The Joint Commission on Public Ethics, or JCOPE, met Tuesday and spent most of its time in a private session, as Patrick Bulgaro, a key appointee of Assembly Speaker Sheldon Silver, resigned from the board.
Silver was the subject of a recent ethics commission probe, which examined his role in the sexual harassment charges against former Assemblyman Vito Lopez. The report found Silver was not guilty of any wrongdoing, but did criticize his role in a secret $100,000 settlement to two of Lopez’s alleged victims.
A government reform group is calling for a state ethics panel report to be made public, one day after the panel investigating charges against Assemblyman Vito Lopez (D-Brooklyn) sent a report to the legislative ethics committee.
New York state’s ethics board is coming under criticism as it launches an investigation that is believed to focus on a sexual harassment scandal in the Assembly. The secrecy rules imposed in the laws governing the commission are causing some unanticipated problems.
A unanimous state ethics board appears to launch a full investigation into the Assembly’s sexual harassment scandal. The vote followed an acrimonious meeting, where commissioners appointed by the Assemblys peaker demanded a public discussion of the deliberations, and called the governor’s threats to open his own investigation “coercive.”
The state ethics board held a closed door meeting Tuesday. The Joint Commission on Public Ethics, or JCOPE, is believed to be discussing whether to investigate Brooklyn Assemblyman Vito Lopez, and possibly the Assembly Speaker, over a sexual harassment scandal.
The state’s ethics board has called a special meeting immediately after Labor Day. The news comes after Governor Andrew Cuomo and others have called for an investigation of a sexual harassment scandal in the State Assembly.
A rare apology from one of New York’s most powerful Democratic leaders regarding a payout to alleged victims of sexual harassment is raising even more questions at the state Capitol. Meanwhile, Assembly Speaker Sheldon Silver says he welcomes an impending ethics probe.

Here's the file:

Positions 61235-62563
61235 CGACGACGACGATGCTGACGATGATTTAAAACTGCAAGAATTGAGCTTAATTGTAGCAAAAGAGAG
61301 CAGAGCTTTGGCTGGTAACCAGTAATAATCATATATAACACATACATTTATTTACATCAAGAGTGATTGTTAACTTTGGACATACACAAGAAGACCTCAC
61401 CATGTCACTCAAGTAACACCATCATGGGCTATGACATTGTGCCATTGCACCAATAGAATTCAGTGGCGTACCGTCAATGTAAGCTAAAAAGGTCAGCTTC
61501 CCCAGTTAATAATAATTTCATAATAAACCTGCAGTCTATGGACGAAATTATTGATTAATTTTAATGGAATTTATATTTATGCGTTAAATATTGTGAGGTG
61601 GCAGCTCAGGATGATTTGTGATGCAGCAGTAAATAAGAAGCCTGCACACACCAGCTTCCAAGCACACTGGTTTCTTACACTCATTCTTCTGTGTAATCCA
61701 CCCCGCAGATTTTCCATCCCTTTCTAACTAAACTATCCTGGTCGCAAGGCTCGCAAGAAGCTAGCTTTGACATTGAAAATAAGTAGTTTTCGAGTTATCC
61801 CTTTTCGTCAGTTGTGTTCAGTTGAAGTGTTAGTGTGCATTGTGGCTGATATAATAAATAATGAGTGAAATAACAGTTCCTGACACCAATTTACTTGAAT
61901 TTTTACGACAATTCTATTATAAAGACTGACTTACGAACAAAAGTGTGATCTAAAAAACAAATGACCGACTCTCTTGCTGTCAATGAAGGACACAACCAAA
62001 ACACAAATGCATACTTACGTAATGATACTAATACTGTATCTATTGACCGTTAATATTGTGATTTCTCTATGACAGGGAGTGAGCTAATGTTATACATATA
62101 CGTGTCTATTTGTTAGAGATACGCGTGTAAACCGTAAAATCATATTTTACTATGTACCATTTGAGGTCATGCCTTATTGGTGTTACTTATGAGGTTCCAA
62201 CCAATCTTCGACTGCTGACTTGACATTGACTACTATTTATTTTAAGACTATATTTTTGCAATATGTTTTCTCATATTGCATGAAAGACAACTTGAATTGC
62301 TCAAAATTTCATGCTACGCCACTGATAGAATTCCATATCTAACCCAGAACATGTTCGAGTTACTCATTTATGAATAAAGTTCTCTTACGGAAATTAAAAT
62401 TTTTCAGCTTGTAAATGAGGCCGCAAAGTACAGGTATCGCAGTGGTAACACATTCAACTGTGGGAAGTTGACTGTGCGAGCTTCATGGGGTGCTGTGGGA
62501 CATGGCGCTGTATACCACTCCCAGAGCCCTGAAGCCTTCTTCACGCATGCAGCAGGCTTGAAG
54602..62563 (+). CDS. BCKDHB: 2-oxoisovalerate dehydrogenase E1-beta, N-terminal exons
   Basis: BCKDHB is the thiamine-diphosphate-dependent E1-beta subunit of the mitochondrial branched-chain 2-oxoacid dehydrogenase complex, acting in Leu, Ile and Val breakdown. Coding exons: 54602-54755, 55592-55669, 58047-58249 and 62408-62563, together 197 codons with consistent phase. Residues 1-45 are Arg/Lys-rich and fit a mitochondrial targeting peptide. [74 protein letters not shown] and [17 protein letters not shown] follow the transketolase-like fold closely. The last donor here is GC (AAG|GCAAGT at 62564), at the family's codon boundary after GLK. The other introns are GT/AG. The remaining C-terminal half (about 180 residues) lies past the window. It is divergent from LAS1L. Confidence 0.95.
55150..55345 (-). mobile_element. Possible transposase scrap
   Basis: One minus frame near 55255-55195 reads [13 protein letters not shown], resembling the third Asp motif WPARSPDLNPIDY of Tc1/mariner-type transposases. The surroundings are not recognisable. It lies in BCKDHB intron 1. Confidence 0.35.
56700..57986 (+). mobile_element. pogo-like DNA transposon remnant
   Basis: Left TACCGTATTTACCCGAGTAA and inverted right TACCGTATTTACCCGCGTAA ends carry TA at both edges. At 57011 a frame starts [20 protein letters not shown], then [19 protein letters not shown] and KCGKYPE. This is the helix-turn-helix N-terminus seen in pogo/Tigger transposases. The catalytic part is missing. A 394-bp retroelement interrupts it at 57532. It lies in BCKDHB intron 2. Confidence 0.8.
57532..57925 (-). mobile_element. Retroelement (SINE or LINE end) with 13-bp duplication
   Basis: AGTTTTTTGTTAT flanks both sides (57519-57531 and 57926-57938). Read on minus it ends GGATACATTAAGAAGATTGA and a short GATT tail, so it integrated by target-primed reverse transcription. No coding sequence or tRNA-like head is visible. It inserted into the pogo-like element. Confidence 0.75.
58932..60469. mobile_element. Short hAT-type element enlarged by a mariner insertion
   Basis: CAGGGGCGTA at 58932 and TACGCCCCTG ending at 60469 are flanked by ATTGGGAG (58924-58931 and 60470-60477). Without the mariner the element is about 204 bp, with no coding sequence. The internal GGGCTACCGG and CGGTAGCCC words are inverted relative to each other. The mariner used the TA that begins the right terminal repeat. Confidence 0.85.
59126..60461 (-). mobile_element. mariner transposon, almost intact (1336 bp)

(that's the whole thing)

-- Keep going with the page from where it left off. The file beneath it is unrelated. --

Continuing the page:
A New York state ethics board has ruled that lobby groups, including one closely allied with Governor Andrew Cuomo, will not have to retroactively disclose their donors. The proposed new regulations will require that in the future, contributions of over $5000 for the Committee to Save New York and other groups will have to be made public.
A hearing by New York Senate Democrats explored the influence of the controversial lobby group known as ALEC in New York State. Those who testified say more light needs to shine on the secretive group and even urged the state ethics commission to start an investigation.
A lobbying group closely allied with the policies of Governor Andrew Cuomo has been in the news a lot in the past couple of days, in articles raising questions about multi-million dollar donations to the group known as the Committee to Save New York, and policies later advocated by the governor.
Governor Cuomo and legislative leaders announced their appointments to the new Joint Commission on Public Ethics, or JCOPE early last week. It was the last possible day before the commission was, under law, required to begin its work.
The first meeting was held late Thursday. It was a private teleconference, and no public notice was given. The Associated Press first reported the existence of the meeting.
Governor Cuomo named Janet DiFiore, the District Attorney of Westchester County, to chair the commission. He also appointed Seymour Knox the IV, who is VP of Corporate Relations for the Buffalo Sabres, as well as the chair of a private equity firm, and Mitra Hormozi, who worked for Cuomo when he was Attorney General.
Senate Leader Dean Skelos picks include former Western New York State Senator Mary Lou Rath. Assembly Speaker Sheldon Silver chose former state budget director Patrick Bulgaro.